Wine Buzz: Lodi rolls out 'LoCA' campaign to promote wine
Lodi is going LoCA.
That's the name of a new national advertising campaign that kicks off today, with the mission of getting more Lodi wines in consumers' glasses.
Short for "Lodi, CA," the LoCA campaign is rolling out in such leading wine magazines as Wine Spectator and Wine Enthusiast, along with San Francisco Magazine and local publications including The Bee.
The campaign's being funded by the Lodi Winegrape Commission, which represents Lodi-area grape growers, and developed by Sacramento's Mering/Carson advertising agency. While Lodi grows about 100,000 acres of wine grapes about double the amount seen in Napa the goal of the campaign is to give greater identity to Lodi's wine region.
"The core marketing objective is to create awareness and elevate the status of Lodi wine," said Lori Bartle of Mering/ Carson. "The 'LoCA' idea puts a new twist on a name that literally means 'Lodi, California.' It puts you in a more contemporary sort of place."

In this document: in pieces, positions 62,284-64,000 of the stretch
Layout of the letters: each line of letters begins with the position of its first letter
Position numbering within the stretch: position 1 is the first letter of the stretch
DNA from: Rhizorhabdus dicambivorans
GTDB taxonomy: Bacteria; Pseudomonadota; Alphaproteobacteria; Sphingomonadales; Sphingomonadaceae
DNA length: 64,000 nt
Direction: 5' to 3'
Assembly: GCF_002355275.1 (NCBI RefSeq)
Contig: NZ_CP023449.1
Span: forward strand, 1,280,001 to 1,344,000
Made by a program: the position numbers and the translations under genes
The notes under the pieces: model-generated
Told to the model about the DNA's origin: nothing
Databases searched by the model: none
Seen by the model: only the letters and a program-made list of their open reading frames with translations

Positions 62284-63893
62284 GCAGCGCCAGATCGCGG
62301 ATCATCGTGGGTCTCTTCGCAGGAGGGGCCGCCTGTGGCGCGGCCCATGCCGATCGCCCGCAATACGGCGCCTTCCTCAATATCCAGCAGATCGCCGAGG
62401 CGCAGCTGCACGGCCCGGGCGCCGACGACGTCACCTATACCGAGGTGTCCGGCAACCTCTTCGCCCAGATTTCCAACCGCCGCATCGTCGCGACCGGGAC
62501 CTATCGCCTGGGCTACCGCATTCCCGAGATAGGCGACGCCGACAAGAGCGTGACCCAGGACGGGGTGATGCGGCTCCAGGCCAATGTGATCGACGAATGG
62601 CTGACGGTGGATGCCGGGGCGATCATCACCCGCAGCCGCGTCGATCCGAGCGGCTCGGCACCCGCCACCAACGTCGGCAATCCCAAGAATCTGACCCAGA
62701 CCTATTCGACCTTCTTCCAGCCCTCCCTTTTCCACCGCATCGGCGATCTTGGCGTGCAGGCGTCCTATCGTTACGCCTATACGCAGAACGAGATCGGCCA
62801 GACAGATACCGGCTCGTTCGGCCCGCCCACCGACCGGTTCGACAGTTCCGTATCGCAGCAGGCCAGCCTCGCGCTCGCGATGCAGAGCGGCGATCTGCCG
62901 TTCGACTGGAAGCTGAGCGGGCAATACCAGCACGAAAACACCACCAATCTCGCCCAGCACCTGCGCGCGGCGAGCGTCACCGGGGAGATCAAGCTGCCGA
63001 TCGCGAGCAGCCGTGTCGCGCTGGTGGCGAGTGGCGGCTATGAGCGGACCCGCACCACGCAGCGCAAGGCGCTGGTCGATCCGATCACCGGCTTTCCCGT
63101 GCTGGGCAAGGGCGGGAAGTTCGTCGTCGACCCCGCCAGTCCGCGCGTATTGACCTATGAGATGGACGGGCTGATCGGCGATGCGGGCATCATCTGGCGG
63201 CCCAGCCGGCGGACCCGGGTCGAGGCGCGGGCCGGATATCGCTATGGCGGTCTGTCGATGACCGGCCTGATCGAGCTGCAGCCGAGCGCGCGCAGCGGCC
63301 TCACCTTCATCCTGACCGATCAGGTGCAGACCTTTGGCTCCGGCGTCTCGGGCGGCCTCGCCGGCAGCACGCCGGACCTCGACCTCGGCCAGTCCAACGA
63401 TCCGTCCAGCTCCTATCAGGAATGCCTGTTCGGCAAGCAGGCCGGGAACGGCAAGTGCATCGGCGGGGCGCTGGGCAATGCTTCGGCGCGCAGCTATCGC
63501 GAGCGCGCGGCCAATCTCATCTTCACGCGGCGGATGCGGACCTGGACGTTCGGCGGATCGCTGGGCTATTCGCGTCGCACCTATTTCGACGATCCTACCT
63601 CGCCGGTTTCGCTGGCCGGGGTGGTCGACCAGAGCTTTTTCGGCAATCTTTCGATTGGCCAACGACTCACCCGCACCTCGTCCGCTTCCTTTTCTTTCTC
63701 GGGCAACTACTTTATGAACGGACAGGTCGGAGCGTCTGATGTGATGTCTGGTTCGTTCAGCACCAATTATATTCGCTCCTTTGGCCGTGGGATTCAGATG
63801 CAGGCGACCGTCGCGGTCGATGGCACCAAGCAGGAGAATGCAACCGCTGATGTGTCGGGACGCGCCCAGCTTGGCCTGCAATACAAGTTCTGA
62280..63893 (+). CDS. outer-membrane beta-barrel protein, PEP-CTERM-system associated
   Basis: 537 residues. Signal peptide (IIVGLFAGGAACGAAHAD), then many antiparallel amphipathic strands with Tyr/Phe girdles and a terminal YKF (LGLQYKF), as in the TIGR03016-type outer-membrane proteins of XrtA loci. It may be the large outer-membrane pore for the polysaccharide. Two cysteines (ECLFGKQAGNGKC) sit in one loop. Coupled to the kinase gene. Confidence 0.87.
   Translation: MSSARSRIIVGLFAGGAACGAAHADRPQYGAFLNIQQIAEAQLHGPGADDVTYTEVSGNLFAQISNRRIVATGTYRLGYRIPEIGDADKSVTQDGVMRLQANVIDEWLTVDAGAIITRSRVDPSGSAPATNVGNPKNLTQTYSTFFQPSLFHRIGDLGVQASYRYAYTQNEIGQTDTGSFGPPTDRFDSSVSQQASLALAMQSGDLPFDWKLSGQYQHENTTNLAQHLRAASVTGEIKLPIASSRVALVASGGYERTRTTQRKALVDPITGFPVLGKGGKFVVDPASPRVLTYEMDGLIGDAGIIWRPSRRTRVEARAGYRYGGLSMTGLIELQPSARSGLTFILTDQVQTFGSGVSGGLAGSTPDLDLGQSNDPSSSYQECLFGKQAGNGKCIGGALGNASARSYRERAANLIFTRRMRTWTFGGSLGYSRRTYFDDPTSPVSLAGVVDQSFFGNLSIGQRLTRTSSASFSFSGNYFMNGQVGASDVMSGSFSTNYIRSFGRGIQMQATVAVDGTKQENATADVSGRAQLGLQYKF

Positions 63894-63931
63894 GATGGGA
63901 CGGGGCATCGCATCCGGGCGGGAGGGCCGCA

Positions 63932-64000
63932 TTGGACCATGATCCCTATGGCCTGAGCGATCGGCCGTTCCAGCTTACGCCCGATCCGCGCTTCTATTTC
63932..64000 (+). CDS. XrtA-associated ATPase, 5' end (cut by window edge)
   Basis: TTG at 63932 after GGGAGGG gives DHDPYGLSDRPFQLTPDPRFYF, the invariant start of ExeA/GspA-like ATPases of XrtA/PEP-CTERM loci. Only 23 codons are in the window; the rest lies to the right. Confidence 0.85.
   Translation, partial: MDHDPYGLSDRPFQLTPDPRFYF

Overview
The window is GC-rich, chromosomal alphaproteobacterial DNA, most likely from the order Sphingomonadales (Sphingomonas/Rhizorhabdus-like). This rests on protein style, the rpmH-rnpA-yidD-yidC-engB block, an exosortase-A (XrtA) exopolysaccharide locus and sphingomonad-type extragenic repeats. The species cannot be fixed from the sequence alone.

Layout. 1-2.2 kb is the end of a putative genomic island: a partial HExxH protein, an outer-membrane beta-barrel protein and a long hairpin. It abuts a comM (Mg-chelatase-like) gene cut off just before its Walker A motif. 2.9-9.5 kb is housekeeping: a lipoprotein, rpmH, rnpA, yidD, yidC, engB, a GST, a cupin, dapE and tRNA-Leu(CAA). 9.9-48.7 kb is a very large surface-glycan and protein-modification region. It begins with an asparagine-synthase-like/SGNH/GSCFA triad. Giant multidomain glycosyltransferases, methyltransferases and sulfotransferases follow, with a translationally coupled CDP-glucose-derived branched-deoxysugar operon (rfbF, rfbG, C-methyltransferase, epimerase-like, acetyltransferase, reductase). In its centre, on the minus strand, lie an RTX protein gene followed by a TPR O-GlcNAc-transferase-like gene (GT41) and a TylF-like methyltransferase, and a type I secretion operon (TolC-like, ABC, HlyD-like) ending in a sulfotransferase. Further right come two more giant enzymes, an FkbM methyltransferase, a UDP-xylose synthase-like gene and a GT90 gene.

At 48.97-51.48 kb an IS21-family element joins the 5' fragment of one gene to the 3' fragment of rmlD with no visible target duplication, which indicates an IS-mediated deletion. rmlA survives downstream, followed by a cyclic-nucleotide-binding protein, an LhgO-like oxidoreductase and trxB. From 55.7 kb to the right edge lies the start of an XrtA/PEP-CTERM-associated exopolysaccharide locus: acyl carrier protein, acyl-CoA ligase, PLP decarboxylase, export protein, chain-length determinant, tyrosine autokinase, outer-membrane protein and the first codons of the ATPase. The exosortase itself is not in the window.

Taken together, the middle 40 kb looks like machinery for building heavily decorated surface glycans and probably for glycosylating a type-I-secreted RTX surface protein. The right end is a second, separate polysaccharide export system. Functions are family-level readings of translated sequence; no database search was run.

Lodi can certainly use an image makeover. It's not the most picturesque wine country, given its fairly flat landscape, and its culinary offerings can hardly compete with Napa, which attracts about 4.7 million tourists annually.
Look for the campaign to highlight Lodi as a place that's full of passionate people who are "crazy" about wine. (That's where the loca comes in). They'll also promote Lodi as a region that's affordable and welcoming with a down-to-earth vibe.
In early focus groups, the "LoCA" term tested well. Among the comments: "It makes me think they are hip and with the times." "Makes them seem more accessible maybe."
Some Lodi growers are embracing this public relations boost. Richard Lauchland, a fourth-generation winegrape grower from Lodi, can't remember such a concerted effort to promote the region. He also served on the campaign's advertising and promotions committee.
"I'm very excited and think the campaign itself is a fun and interesting way to get to know us," said Lauchland. "We're doing fantastic things that we want people to know about, and hopefully that'll improve sales of wine and bring new customers."